DRY weather is needed for more work to take place to solve the Lidsey pong.
The operator of the landfill site at Headhone Farm on the A29 is waiting for a break in the rain to be able to carry out the latest stage of its work to stop gas escaping from the ground.
County councillor Derek Whittington, who chairs the Lidsey Landfill Liasion Group, said: “Unfortunately, due to wet weather in October and November, Lidsey Landfill Ltd was prevented from compacting the temporary surface clay cover as planned.
“This resulted in a small amount of gas escaping into the air, causing a localised and intermittent odour problem. Subject to a sustained period of dry weather and suitable ground conditions, the operator will increase the cover over the active cell to contain the gas and stop any further landfill gas odour.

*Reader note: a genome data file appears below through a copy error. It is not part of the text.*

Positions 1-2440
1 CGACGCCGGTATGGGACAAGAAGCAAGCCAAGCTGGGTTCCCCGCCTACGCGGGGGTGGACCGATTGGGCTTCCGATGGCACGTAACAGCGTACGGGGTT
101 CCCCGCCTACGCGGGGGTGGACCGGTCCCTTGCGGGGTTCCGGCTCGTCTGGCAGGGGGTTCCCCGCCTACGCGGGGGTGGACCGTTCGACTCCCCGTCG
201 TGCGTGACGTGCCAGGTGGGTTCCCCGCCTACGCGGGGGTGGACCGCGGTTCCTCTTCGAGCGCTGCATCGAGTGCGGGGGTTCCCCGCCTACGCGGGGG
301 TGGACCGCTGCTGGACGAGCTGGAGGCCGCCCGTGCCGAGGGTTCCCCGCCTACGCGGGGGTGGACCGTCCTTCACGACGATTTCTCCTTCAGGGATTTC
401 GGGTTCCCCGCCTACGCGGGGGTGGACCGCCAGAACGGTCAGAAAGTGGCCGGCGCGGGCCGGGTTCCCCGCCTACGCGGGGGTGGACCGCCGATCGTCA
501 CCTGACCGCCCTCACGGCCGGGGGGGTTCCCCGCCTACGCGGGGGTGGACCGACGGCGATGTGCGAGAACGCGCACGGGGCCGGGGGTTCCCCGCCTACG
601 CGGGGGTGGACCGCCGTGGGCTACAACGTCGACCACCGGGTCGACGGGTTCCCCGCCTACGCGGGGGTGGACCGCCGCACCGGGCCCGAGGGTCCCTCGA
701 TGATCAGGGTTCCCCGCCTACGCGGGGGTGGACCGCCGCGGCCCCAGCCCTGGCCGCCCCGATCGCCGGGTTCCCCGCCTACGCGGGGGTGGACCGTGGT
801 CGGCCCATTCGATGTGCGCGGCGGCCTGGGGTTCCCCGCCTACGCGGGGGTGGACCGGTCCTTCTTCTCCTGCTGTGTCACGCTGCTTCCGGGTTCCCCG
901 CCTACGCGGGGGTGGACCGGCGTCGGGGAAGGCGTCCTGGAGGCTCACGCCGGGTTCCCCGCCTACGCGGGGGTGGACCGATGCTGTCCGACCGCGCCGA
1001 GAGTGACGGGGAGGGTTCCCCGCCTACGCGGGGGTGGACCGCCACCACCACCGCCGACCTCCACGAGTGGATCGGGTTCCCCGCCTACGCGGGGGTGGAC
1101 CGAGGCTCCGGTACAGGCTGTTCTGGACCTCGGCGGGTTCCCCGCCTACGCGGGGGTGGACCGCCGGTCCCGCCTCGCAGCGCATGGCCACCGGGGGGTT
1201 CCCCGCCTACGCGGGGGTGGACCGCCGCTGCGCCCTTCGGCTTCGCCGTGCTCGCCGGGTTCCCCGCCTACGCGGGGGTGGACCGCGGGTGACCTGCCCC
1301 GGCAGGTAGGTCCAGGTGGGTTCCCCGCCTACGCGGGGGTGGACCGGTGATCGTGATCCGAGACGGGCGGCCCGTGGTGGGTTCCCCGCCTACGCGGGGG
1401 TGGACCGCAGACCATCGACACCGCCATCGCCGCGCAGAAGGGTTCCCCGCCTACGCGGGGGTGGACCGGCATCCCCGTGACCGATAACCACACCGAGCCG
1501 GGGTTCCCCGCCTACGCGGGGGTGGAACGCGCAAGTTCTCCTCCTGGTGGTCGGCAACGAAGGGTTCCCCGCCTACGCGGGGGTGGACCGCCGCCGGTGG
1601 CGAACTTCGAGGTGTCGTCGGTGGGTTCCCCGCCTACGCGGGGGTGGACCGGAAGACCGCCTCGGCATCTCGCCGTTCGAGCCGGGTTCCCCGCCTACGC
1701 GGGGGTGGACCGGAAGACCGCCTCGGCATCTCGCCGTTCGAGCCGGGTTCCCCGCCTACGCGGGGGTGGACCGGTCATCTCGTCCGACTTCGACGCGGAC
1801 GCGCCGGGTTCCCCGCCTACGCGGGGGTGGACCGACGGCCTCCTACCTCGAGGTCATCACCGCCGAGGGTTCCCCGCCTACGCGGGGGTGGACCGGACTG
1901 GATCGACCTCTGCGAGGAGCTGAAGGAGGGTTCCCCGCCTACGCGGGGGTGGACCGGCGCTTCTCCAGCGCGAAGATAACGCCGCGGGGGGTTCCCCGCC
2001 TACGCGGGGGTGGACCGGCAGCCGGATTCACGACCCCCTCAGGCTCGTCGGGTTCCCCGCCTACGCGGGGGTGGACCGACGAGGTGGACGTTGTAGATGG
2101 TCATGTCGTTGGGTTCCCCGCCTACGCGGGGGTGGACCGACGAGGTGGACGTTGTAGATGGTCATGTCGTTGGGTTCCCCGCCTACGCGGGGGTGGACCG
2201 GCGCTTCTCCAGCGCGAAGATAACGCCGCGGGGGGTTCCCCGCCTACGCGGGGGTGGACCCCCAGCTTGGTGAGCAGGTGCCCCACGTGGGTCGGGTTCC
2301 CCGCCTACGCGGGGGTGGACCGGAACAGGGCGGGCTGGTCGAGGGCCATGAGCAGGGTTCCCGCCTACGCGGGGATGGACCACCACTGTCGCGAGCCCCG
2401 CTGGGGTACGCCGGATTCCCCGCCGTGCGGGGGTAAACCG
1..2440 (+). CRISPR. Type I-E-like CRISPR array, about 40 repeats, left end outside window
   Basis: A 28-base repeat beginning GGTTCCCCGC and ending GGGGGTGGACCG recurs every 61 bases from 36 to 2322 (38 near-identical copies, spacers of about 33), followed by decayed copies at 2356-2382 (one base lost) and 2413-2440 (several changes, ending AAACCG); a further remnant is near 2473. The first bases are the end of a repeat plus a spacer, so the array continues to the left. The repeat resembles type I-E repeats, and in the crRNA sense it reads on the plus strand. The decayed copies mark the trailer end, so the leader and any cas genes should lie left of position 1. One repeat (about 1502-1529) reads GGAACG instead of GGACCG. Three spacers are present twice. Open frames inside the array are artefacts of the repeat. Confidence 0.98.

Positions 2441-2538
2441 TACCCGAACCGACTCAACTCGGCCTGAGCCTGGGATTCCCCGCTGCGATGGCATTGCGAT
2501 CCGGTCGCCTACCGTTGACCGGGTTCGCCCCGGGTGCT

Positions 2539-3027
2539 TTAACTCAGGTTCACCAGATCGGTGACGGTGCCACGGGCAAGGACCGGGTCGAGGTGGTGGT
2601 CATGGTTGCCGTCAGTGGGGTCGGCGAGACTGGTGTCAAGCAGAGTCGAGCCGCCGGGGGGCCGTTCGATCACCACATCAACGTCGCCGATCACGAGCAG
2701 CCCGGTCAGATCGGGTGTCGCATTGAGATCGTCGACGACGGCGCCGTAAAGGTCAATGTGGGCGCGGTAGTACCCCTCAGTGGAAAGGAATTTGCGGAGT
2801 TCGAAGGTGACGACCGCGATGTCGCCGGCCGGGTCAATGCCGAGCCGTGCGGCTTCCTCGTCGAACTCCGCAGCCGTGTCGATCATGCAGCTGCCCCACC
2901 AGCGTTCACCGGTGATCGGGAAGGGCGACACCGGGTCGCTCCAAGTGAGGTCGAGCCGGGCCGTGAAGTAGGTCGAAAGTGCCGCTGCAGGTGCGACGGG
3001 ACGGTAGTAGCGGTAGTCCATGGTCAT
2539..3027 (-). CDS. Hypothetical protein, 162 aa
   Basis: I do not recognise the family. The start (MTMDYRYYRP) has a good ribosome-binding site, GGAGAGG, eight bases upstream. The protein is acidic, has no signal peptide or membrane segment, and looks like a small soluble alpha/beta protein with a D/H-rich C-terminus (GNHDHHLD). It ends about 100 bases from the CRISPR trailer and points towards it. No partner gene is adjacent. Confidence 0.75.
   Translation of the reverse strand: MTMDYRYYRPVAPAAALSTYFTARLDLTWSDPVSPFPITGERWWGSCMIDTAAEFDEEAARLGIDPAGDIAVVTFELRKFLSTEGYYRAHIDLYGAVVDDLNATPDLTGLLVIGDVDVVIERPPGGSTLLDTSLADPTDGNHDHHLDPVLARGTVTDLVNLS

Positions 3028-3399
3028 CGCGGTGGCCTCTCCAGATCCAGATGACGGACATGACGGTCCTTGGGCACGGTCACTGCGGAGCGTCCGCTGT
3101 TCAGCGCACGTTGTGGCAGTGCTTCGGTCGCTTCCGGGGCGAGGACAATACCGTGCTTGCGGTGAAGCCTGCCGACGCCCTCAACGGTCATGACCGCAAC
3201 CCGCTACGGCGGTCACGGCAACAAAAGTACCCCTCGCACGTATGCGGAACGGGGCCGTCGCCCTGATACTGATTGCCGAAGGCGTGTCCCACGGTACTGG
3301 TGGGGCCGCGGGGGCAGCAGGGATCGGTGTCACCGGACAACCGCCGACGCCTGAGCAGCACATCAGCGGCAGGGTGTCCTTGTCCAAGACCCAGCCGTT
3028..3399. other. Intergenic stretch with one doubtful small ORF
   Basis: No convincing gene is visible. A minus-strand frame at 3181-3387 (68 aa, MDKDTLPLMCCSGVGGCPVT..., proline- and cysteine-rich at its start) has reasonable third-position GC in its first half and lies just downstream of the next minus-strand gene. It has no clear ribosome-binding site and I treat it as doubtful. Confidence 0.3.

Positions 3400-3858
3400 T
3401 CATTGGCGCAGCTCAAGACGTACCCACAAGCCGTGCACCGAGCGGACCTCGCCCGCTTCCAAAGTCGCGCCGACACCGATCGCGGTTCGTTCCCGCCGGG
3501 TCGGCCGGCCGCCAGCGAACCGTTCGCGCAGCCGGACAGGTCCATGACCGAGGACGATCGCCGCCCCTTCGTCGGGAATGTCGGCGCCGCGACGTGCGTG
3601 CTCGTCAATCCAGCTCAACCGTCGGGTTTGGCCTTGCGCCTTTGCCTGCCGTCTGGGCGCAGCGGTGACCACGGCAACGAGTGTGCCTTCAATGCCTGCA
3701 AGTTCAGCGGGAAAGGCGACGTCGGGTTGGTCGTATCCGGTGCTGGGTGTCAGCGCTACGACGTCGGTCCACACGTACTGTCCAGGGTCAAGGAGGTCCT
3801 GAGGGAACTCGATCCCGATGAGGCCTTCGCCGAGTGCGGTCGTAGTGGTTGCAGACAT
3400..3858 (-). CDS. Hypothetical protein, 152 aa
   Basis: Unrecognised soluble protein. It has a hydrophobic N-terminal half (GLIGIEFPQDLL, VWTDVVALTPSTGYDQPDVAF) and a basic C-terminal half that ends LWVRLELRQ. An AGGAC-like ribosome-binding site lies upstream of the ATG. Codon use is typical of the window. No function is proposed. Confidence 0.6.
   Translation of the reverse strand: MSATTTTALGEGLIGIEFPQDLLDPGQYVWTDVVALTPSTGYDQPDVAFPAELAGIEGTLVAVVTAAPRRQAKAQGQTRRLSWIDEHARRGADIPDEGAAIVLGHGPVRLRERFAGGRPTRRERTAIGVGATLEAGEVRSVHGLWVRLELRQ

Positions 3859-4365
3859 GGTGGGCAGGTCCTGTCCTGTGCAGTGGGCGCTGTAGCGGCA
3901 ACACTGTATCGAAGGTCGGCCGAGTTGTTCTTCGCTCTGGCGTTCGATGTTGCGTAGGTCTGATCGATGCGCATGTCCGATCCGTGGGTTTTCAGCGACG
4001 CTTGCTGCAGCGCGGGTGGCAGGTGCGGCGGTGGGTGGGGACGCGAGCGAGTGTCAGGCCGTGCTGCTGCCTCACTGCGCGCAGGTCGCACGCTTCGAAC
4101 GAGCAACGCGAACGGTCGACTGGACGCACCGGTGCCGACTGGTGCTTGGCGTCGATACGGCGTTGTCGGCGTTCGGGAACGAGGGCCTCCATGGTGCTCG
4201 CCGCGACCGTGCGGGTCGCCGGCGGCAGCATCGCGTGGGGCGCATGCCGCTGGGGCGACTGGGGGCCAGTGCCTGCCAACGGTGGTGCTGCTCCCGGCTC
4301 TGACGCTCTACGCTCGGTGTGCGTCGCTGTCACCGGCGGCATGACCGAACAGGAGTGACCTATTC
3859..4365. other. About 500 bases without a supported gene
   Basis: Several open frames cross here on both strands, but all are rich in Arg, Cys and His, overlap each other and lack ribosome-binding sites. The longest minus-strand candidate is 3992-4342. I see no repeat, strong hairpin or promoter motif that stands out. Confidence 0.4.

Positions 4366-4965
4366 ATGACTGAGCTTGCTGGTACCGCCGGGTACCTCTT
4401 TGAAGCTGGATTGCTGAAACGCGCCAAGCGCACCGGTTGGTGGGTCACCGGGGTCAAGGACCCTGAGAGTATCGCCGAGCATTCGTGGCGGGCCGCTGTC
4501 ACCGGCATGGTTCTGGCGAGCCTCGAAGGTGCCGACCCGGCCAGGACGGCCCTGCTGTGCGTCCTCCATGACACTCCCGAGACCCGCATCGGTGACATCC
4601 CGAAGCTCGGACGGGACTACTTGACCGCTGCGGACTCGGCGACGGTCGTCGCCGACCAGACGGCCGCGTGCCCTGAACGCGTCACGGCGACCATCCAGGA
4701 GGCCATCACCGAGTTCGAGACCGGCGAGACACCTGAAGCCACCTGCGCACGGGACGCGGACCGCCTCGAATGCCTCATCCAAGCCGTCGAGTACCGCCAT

“The Lidsey group is mindful of the impact this landfill is having on the local community.
“The members are working closely together to get the irregular odour problem under control.
“Residents who have concerns about health impact may find the Health Protection Agency website useful.”
As reported in the Observer, the smell from the landfill has worried residents in the nearby villages as well as some in North Bersted since last summer.
Lidsey Landfill Ltd pursued a programme of works last autumn in response to the intermittent smell.
This included installing gas extraction wells across the operational tipping cell on the site.
Gas which was diverted to a temporary flare is now being sent to permanent gas engines which export electricity to the grid.
Leachate extraction wells have also been installed to lower the cell’s water level.